TELANGANA HIGH COURT’S JUDGEMENT: JUSTICE TO MINOR RAPE SURVIVOR

INTRODUCTION

Recently, a 16-year-old minor rape victim approached the Telangana High Court seeking termination of pregnancy under the Medical Termination of Pregnancy Act 1971, which was amended in 2021. The medical evaluation was conducted accordingly, and it was confirmed that the victim had been subjected to rape and was 26 weeks pregnant. In my discussion, I shall discuss the provisions that the court investigated and delivered a judgment that gave justice to both the unborn child and the mother.

To begin with, one of the oldest acts that are existing in India for matters related to abortion is the Medical Termination of Pregnancy Act, this act was originally made in the year 1971 and has been amended twice since then first in 2002 and this year in September 2021 and Article 21, which guarantees Right to Life and Liberty to every citizen and this right is also extended to the unborn foetus, therefore Right to abortion is not an absolute right, which means that the right is not enforceable in every case but there are certain cases when abortion could be done such as any mental or physical injury during the pregnancy.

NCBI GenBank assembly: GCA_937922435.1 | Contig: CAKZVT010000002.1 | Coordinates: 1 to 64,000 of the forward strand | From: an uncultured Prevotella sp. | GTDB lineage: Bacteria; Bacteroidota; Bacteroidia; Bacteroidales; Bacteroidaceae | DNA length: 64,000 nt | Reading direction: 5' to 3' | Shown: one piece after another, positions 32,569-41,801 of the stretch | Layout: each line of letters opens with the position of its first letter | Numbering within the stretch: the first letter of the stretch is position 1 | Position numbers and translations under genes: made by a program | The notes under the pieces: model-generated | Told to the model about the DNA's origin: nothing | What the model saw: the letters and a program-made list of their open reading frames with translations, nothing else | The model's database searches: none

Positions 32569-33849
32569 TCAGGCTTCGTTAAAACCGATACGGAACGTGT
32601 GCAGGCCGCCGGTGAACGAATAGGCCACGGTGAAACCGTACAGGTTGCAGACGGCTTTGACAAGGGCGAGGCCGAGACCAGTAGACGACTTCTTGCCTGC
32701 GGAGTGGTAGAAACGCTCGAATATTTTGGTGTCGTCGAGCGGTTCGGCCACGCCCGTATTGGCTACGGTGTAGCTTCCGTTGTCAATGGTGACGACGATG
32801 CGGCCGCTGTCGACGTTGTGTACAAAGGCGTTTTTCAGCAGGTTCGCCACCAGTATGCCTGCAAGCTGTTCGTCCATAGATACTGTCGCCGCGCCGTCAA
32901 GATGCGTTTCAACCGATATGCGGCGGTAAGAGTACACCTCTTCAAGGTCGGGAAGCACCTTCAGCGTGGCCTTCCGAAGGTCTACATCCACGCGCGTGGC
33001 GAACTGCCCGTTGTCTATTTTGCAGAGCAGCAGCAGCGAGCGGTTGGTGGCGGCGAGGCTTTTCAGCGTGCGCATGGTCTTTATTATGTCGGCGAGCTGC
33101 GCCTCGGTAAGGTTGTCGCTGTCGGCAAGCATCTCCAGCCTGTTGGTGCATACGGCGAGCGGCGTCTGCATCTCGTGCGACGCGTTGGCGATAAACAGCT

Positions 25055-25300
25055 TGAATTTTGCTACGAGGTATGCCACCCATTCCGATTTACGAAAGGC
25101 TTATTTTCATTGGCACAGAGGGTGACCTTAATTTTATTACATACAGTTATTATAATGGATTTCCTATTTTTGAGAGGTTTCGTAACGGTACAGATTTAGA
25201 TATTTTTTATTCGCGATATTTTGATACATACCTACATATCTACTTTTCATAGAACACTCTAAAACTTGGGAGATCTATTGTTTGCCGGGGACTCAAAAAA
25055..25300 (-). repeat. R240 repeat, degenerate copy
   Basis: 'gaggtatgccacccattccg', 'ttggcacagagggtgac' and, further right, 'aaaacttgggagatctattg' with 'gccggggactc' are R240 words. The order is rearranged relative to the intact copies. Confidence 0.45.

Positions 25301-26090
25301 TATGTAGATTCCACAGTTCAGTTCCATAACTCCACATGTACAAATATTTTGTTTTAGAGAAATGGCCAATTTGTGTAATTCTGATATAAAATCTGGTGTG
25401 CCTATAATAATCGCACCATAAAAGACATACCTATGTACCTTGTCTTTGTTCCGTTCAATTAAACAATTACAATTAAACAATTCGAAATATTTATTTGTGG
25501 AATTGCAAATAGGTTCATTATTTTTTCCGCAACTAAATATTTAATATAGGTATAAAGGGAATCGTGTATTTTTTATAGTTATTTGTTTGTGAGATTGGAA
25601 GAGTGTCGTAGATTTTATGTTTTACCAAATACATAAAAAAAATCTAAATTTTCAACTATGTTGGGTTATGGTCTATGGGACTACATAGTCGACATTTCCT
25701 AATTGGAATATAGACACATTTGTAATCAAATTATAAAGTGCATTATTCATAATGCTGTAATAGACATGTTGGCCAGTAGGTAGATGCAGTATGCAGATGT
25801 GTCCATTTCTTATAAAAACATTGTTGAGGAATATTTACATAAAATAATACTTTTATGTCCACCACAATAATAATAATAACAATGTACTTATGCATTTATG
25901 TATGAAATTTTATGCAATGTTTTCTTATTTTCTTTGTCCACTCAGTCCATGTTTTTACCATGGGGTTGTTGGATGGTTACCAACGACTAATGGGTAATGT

The legitimacy of the Judgement in accordance with the Medical Termination of the Pregnancy (Amendment) Act 2021

The High Court bench gave a judgement in the favor of the abortion, the reason that was stated was that a. Pregnancy caused rape violates the right of the victim under Article 21 of the Constitution and b. It stressed the right to life of the mother over the life of the foetus, it reiterated the fact that Article 21 includes the right of a woman to choose between pregnancy and termination of the same, this is applicable in the case of unplanned pregnancy as well.

The judgement of the court is valid on the moral ground as well as upholds the productive right of women but is not in congruence with the provision of India’s Abortion law, the law has been existing in India for 50 years now and has been amended twice and it still lacks the inclusivity and progressive development in the main arena of woman’s reproductive right that is abortion, the attempt to remove the discrepancy is visible in the High Court’s verdict.

The Medical Termination of Pregnancy (Amendment) (MTP) Act 2021 has indeed made abortion comparatively safer and more accessible to women, it has expanded legal abortion on many social and humanitarian grounds to ensure comprehensive care. Some of the major changes that have been made to the act to endorse the reproductive and privacy rights of women are a. increased the upper gestation from 20 to 24 weeks and included special categories of the women, survivors of rape, differently-abled women, minors, among other to avail this provision b. Extension of MTP services to provide safer access to abortion under the failure of contraceptives, irrespective of the marital status of a woman c. Confidentiality clause, name of the women cannot be revealed to anyone except a person authorized by law, but there are certain loopholes in implementing these provisions properly and with full legitimacy.